Vicksburg was no longer the only remaining Confederate stronghold on the Mississippi. Realizing the importance of the river, the Confederates had fortified Port Hudson to the south. On a strong bluff overlooking the river, it was a formidable position. Lincoln sent new forces under Major General Nathaniel P. Banks to attack the town. Banks was a political general with little military experience, and he spent much time reorganizing the army to his liking.
|Gun at Port Hudson|
While Banks remained in New Orleans, Rear Admiral David Farragut set out up the river with seven ships. He planned to run the batteries late on the night of Marcy 14, 150 years ago today. Extensive preparations were undertaken to prepare the ships for battle. The first four ships were tied together in pairs, proceeding one after another up the river. The decks were cleared for action and whitewashed, to improve visibility. Chains were draped down the sides, serving as armor. The Confederates were ready and waiting, having noticed increased naval movements downriver. They had 20 guns in eleven batteries, with the crews well instructed of the plans beforehand. Heated shot was prepared to try to light the wooden ships, and outposts were established to give warning of the advance.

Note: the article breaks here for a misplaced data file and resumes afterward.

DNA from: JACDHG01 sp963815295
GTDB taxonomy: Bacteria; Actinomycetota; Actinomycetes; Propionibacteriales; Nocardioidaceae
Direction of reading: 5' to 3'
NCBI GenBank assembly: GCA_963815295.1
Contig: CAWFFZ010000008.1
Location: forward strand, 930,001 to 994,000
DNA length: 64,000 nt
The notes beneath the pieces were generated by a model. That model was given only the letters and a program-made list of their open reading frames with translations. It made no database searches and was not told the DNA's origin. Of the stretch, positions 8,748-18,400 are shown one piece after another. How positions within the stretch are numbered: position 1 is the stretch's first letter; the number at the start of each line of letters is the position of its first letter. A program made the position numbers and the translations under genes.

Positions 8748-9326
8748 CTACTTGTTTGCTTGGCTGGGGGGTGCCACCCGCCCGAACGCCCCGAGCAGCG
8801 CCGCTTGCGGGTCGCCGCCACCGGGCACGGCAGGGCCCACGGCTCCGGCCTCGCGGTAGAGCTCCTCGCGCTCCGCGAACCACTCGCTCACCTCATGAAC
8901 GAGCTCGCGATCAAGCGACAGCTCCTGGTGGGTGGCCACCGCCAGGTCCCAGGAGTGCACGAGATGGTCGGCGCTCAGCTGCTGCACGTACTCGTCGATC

It was one of these outposts that sighted the Union fleet, launching a warning rocket into the air at 11:20 pm on March 14. Farragut's fleet continued on straight ahead, and opened on the Confederate batteries as soon as they came in range. The darkness was lit by fires on shore, but the river was again clouded as the guns billowed forth their thick smoke. The Hartford and Albatross, the lead ships, ran aground in the darkness right beneath the Confederate batteries. Although they were stuck there for ten minutes, they were able to make it out relatively unharmed.
The Genesee and Richmond came next. A gust of wind blew away the smoke long enough for the rebel batteries to catch sight of the ships and pour a murderous fire into the Richmond. Shots tore through both her boiler safety valves, rendering her engines useless. Unable to move, she and the Genesee floated downstream with the current. The Monogahela and Kineo, coming up next, also ran aground, and the two ships came apart. The Monogahela damaged her engine in backing off, and the Kineo took a shot to the rudder. Both ships floated down stream.
The last Union ship was the Mississippi. She too ran aground, and the Confederate batteries riddled her with hot shot. Catching on fire, the captain ordered her to be abandoned, fearing the magazine would explode. Loud were the cheers of the garrison as the ship floated downstream at 3 am, a burning wreck. She blew up two hours later in a huge explosion, seen 80 miles away in New Orleans. This battle was a great victory for the Confederate garrison. They had disabled four of the ships, destroyed one completely, with only two successfully running the batteries. They lost only three men killed and 22 wounded, versus 78 killed and 35 wounded from Farragut.